Jordan's King set to ask PM to resign amid protests sources

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In his letter accepting the resignation, the monarch praised Mulki for his "bravery in taking hard decisions that do not gain popularity" and asked him to stay on in a caretaker role until the new government is formed.

Mr Mohammed, along with dozens of taxi drivers, shop owners, waiters, vendors and others - who normally have peak business at night during Ramadan - say demand is so low in the kingdom this year due to the economic situation that they would rather protest than accumulate losses.

Jordan's professional associations, which took the lead in public action by holding a general strike last week, said a second planned general strike on Wednesday would proceed as planned unless the income tax law was withdrawn.

Asma Khader, a former minister and a leading human rights lawyer, told Arab News she was confident that Al-Razzaz would be more responsive to the public.

The demonstrators who gathered near the cabinet office chanted slogans: "We are here until we bring the downfall of the bill..."

The senate convened hours after protests ended Sunday to discuss "ways of dealing with draft the interest of all parties", Jordan's official Petra news agency said.

According to the recent official estimates collected, 20 percent of Jordanians are on the verge of poverty while 18.5 percent of the population remains.

Mulki imposed steep IMF-mandated tax hikes early this year to cut rising public debt.

Hani Mulki's reported resignation comes after the largest anti-government protests seen in Jordan since 2011. His appointment nevertheless sends a positive message to foreign donors that Jordan will press ahead with reforms, though in a gradual way, they said.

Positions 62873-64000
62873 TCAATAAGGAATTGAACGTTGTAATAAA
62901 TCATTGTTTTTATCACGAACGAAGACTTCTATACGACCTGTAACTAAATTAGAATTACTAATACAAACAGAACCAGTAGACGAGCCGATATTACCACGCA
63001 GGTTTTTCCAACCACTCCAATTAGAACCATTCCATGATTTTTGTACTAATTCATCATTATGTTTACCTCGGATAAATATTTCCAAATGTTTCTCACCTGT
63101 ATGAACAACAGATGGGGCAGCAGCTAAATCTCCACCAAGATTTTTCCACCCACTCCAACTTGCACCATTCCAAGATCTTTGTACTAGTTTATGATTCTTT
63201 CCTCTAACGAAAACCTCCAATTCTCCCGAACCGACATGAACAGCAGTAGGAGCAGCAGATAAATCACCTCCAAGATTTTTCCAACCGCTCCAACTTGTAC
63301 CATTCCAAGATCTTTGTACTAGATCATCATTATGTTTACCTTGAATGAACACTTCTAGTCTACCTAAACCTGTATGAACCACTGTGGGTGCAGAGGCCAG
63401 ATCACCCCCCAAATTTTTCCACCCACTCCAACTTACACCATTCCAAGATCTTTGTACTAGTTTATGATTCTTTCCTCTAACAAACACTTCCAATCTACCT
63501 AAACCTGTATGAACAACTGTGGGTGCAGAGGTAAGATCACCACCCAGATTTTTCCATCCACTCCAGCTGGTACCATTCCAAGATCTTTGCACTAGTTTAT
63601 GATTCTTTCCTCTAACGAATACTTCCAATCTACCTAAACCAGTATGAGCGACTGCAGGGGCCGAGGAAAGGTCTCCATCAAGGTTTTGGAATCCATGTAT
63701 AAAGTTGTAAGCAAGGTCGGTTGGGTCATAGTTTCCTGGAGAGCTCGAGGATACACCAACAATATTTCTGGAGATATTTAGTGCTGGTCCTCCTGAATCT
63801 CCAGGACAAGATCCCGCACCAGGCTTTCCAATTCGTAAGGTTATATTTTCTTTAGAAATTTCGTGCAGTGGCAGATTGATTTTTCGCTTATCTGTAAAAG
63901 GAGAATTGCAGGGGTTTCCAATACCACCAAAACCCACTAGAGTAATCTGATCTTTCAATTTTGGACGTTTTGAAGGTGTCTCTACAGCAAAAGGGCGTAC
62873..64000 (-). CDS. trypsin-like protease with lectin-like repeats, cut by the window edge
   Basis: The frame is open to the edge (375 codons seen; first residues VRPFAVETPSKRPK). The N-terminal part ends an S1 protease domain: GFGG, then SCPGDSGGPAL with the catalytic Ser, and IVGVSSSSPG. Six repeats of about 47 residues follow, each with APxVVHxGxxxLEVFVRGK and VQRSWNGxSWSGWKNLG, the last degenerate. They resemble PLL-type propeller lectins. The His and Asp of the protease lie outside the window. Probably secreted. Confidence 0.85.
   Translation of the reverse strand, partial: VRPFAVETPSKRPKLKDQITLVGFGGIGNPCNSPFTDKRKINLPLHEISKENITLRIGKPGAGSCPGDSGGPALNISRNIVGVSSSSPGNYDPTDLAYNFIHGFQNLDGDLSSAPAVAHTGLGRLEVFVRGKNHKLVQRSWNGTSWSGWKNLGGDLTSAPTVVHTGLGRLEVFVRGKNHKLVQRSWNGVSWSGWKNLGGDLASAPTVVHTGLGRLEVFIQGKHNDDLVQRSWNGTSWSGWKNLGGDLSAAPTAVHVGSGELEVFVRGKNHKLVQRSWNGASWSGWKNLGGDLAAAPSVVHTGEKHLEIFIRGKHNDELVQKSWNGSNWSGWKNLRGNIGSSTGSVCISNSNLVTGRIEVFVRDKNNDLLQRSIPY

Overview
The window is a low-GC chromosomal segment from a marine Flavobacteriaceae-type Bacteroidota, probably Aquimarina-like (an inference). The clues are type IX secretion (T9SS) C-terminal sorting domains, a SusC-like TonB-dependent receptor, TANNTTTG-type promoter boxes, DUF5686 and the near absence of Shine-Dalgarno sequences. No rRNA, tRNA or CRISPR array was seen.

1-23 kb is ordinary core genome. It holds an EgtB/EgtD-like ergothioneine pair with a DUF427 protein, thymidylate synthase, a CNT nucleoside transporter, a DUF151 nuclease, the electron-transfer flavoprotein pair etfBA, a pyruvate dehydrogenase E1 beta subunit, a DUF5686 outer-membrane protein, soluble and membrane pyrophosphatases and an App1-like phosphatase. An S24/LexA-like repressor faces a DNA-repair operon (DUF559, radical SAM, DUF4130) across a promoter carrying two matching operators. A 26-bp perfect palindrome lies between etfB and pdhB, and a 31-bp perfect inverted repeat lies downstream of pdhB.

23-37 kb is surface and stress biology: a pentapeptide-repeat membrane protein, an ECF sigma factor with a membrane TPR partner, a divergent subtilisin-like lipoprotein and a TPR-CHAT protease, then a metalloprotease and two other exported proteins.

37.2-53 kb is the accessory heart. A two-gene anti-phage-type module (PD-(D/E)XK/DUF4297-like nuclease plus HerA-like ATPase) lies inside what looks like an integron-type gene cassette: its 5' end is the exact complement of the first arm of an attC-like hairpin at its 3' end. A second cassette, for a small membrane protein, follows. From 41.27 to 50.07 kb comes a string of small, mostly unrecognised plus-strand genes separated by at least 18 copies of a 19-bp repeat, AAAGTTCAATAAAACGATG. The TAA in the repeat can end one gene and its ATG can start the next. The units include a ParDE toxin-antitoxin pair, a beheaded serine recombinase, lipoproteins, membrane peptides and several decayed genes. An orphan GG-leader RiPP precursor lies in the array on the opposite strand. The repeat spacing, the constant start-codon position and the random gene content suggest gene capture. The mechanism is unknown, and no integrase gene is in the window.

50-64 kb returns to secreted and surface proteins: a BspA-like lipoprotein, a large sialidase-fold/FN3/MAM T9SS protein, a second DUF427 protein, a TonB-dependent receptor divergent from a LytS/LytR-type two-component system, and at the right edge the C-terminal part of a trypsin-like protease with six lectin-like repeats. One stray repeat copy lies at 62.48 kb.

They were the latest measures in a series of economic reforms since Amman secured a $723 million three-year credit line from the International Monetary Fund in 2016.

Jordan has backed down on reforms in the past, fearing a social backlash.

King Abdullah, appeared to back Mulki, was quoted by state media as saying both parliament and government should engage in a "national" dialogue to reach a compromise over the bill.

The government says it needs more funds for public services and argues that tax changes reduce social inequalities by placing a heavier load on high earners nearly exclusively. They grew on Saturday (June 2) when Prime Minister Hani Mulki refused to scrap a bill that would hike taxes.

Mulki, a business-friendly politician, was appointed in May 2016 and given the responsibility of reviving a sluggish economy and business sentiment.

Many Jordanians, including the middle class, feel they are being squeezed financially by a government they perceive as corrupt and say they are not getting services for the taxes they are asked to pay.

But the country has long played host to refugees from neighbouring Iraq, and according to government figures, more than one million people have fled to Jordan from Syria's devastating seven-year war, further straining its struggling economy.